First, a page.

ISLAMABAD (AP) — Pakistan’s prime minister on Wednesday called for unified efforts to tackle global infectious diseases like COVID-19 and emergencies caused by climate change, nearly 1 1/2-year after devastating floods killed 1,700 people in his nation.
Representatives from 70 countries, the World Health Organization, and other international organizations attended a two-day summit. It comes as reports show that millions of people who lost their homes in the floods were still living in tents for the second consecutive harsh winter.
The 2022 unprecedented flooding, which started in mid-June that year and which experts attribute in part to climate change, at one point left a third of Pakistan submerged.
Caretaker Prime Minister Anwaar-ul-Haq Kakar told the meeting in Islamabad that “no state in the world, no matter how powerful it is, can meet such challenges” alone.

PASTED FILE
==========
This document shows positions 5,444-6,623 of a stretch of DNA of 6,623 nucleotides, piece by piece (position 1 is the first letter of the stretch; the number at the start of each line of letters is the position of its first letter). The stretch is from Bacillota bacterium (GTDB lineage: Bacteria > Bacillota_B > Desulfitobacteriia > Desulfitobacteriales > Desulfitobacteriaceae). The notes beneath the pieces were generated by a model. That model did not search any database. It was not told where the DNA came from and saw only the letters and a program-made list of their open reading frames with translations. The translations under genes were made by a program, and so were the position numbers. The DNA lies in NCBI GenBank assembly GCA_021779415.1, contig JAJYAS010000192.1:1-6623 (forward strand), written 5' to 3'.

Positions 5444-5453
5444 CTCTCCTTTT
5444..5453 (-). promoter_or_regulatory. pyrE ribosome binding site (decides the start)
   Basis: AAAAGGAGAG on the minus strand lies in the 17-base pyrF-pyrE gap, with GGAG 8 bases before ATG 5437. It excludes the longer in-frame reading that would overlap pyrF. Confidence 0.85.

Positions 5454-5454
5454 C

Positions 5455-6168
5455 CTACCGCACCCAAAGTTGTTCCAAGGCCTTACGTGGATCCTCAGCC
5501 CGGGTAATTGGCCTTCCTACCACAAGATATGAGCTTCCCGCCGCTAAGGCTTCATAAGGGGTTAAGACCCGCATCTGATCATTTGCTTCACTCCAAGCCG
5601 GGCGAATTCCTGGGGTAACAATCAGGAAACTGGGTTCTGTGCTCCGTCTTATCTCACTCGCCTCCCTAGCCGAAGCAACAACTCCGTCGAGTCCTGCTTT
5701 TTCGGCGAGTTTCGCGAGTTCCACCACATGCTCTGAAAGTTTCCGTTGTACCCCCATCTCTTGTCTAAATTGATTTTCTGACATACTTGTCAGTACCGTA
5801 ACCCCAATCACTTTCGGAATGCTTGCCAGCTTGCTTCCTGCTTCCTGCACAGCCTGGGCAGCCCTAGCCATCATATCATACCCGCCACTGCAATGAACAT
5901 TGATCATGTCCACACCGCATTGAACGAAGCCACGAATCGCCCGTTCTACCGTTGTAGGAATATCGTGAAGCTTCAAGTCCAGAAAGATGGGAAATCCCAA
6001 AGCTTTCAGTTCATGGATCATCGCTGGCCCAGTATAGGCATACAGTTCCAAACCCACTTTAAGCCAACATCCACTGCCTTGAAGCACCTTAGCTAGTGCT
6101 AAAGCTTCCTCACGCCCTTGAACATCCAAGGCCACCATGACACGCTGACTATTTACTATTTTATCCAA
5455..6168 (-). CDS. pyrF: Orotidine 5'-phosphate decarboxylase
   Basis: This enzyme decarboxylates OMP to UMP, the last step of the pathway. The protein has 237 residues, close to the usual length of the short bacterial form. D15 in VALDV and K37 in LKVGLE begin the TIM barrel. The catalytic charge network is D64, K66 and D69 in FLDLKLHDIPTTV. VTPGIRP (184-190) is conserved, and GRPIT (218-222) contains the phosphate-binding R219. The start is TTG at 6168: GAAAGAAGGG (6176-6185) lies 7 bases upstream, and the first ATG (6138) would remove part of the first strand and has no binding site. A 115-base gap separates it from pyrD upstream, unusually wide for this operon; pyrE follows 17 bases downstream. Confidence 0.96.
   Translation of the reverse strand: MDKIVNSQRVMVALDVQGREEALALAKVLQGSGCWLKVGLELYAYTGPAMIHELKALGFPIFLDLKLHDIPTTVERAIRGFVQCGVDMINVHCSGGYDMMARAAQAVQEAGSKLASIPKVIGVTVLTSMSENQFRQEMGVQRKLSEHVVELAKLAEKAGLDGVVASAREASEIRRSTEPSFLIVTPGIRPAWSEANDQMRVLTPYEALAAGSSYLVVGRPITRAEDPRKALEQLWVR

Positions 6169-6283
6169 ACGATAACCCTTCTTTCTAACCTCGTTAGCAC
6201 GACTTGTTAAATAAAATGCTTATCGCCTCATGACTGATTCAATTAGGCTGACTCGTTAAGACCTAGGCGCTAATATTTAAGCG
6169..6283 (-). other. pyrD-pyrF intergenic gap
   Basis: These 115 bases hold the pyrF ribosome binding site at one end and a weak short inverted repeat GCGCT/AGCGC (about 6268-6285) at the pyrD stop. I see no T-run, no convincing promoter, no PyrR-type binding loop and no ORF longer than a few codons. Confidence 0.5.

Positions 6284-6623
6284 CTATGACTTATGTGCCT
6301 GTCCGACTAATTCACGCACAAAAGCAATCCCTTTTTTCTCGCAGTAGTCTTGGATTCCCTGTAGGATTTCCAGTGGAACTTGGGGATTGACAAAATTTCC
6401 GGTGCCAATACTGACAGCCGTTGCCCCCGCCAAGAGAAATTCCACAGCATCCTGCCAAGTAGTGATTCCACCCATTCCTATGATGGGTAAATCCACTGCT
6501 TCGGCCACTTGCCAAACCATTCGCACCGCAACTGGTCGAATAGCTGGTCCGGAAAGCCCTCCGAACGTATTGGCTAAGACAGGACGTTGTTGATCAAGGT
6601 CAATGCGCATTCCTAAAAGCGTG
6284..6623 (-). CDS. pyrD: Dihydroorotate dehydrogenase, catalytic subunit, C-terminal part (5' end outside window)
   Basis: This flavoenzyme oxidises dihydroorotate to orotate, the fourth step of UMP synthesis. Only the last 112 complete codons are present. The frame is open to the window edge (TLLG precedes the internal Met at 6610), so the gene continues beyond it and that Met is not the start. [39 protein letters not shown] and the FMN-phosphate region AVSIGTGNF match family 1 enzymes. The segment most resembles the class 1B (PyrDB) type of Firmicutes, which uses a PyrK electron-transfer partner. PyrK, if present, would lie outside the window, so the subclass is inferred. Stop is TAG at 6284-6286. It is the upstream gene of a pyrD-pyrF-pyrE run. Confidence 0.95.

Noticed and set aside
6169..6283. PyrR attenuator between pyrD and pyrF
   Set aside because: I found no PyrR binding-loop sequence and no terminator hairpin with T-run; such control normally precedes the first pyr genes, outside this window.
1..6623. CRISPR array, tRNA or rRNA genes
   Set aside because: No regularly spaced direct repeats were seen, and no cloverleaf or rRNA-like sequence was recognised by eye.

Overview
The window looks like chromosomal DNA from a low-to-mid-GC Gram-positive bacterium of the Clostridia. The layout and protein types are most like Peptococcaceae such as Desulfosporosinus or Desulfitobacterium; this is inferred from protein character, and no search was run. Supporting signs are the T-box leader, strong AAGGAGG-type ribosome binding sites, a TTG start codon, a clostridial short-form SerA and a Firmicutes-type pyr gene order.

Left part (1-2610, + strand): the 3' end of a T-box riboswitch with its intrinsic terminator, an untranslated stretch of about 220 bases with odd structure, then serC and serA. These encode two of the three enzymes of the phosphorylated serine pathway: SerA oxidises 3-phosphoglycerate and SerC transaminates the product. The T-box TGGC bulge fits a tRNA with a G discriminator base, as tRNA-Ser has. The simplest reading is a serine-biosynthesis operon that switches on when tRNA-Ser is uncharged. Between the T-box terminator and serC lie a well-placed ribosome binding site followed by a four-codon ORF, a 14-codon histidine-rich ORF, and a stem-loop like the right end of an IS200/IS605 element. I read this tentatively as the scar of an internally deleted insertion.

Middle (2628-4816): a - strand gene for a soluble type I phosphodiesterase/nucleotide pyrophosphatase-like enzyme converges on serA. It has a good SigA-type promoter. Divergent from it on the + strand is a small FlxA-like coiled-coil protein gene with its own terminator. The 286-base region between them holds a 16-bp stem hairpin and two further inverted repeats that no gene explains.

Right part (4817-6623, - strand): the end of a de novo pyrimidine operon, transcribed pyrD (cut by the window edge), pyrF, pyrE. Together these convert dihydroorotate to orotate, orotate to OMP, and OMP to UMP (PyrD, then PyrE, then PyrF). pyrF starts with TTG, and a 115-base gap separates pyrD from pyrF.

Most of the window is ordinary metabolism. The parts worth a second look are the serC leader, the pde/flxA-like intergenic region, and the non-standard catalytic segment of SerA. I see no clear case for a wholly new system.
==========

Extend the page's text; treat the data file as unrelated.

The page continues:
Kakar said Pakistan is the eighth most vulnerable country to the impacted by climate change. He said while the developed world has systems in place to timely respond to health emergencies, a similar setup is lacking in the developing world.
Dozens of countries and international institutions at an international conference in Geneva in January 2023 pledged more than $9 billion to help Pakistan recover and rebuild from the summer floods.
According to the U.K.-based Islamic Relief charity, the progress has been far too slow, with only an estimated 5% of damaged and destroyed homes fully rebuilt. It said many rural flood survivors feel abandoned, with a worsening mental health crisis in some communities.
The donor conference “was widely seen as a success, but most of the money pledged has not yet reached people on the ground,” the group said. It said millions were still living in tents or basic shelters, without access to decent livelihoods or basic services.